Spider-Man: Blue by Tim Sale and Jeph Loeb (Review)

spider man blue

You are Peter Parker, Spider-Man, and as you make you’re regular patrols of the city you find yourself on top on a bridge. Its a bridge you visit once a year on Valentine’s Day. A building that holds special meaning. You place a rose on it and swing away. The rose is blown off the bridge and falls all the way until it lands in the water. A bridge. A fall. One night. Everything changed.

You begin talking to yourself, Peter Parker, recording your thoughts and feelings as you remember back to a time before that night on the bridge. A time when you were young and there was this girl. Gwen Stacy. You meet her almost by accident. Even though you go to the same school, you don’t run into the same circles. But at the hospital, as you visit the father of your friend Harry Osborn, you meet. You’re eyes lock and in that moment, Parker, you were lost.

spider man blue 2                    spider man blue 3

As you are beginning your time with Gwen, someone else shows up at your door. Someone you had no idea was coming. A wildcard. This meeting set up by your sweet Aunt May. Your Aunt May is tired of you being alone Peter and she knows the daughter of a good friend that would be great for you. Mary Jane Watson.

But Gwen and Peter share so much in common. They are both science geeks. Only Gwen is beautiful and popular where Peter is all geek. But Gwen is so far out of Peter’s league that he accepts a blind date with Mary Jane and in MJ’s words, “…Face it Tiger, you just hit the jackpot…”

So for one short period, Peter Parker, the world’s most unlikely lothario has the attention of two of the most beautiful girls he has ever seen. Only for now, his heart is with Gwen.

Parker moves into an apartment with his good friend Harry and then things get very complicated. With both girls working for his attention, Parker must also remind himself that he is Spider-man and as usual, being Spiderman gets in the way of Peter Parker. Because with Spider-man comes danger and with danger, enemies.

spiderman blue kiss                  spider man blue mj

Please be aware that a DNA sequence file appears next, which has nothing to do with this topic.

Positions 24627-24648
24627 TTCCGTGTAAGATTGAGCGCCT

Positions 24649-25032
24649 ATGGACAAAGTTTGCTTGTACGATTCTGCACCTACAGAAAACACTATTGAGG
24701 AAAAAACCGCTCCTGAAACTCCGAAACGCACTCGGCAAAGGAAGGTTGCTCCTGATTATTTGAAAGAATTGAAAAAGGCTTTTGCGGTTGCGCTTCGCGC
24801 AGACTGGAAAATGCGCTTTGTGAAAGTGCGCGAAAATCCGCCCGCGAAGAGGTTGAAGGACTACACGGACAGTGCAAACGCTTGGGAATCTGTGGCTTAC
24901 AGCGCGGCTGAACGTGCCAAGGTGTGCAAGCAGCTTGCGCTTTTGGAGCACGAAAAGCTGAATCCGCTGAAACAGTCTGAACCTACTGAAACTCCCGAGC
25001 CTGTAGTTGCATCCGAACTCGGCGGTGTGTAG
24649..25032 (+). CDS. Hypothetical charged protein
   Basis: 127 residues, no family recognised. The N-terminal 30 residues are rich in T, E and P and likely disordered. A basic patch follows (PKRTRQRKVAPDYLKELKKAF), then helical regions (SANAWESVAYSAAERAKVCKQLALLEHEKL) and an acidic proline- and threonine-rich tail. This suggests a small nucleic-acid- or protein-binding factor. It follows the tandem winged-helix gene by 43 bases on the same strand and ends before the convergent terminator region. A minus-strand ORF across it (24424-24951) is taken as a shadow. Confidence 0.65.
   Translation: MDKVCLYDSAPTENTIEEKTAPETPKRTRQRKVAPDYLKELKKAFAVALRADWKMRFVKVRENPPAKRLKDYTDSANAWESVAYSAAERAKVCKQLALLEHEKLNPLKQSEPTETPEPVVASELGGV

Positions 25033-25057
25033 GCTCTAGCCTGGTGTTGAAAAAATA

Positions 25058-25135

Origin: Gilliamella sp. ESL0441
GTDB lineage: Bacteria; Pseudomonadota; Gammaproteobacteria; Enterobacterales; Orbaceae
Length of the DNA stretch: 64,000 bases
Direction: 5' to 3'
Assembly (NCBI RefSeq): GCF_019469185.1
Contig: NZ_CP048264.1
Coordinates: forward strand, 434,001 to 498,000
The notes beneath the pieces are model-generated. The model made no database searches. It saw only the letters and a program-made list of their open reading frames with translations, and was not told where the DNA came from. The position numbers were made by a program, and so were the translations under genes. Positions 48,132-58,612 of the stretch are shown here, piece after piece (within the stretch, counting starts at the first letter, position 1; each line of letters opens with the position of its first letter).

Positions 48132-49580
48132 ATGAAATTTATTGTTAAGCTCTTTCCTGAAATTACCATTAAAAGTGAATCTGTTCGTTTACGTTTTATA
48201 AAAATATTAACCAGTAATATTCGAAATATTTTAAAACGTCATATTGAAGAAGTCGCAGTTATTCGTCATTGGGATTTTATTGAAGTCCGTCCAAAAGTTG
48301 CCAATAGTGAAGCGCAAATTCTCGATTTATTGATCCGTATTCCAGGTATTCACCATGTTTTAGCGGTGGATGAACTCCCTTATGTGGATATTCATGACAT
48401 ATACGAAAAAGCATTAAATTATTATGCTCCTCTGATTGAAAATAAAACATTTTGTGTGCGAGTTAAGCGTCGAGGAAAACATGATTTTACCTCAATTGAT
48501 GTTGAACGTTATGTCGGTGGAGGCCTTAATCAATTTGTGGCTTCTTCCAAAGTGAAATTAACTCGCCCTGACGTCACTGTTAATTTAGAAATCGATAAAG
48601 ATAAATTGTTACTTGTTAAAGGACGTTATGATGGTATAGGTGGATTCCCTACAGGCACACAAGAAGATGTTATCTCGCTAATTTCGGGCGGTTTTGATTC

Time has passed and Gwen is gone. Dead at the hands of one of Spider-man’s enemies. All that is left this night is Peter Parker, talking to himself and remembering that one short time, when he loved her. That one short time, he was happy just being Peter Parker.

Review –

First off I will admit to being an absolute fan of Sale and Loeb. They are by far my favorite tandem in the comic book world. They tell adult, intelligent and well rounded stories using comic book characters as their medium. In Spider-Man: Blue they do another masterful job.

What I think they do so well in this one is that it really isn’t a Spider-Man story. It’s a Peter Parker story. He is the central character and the fact that he is Spider-Man is a side not in this tale. Don’t get me wrong, there is plenty of web-slinging in this six issue arc. There is the Green Goblin, Rhino, the Vulture young and old, The Lizard and Kraven the Hunter.

But its Parker’s story and in the aftermath of Gwen’s death, his feelings on this day. “…It’s about remembering someone important to me. I was going to spend the rest of my life with her…” The death of Gwen Stacy is one of the most pivotal moments in comic book history.

Spider-Man: Blue is about how Peter Parker, not Spider-Man, is dealing with it. Parker is incredibly human. Incredibly remorseful and the sense that what he is truly feeling in so many ways could be referred to in today’s terms as survivor’s guilt. But for Peter the guilt is truly heartfelt, for if he was not Spider-Man would Gwen have died?

Before the death of Gwen Stacy you did not ever see a super hero fail on such a horrifying scale. Nor would a loved one of a super hero die so suddenly. Superman was a babe when Krypton exploded. Batman a young boy when his parents had been gunned down. Spider-Man was Spider-Man when Gwen Stacy died. Keep in mind he had already lost his Uncle Ben to a violent crime to set up the crime fighting persona and drive. Spider-Man failed.

The guilt and heartache he had to live with afterwards had to be incredible. This is what Sale and Loeb have captured so well. The remorse. The guilt. The overwhelming loss. Even much later when he is a grown and married man, with Mary Jane at his side. He is still living with the loss.

Terrific art and a terrific story.


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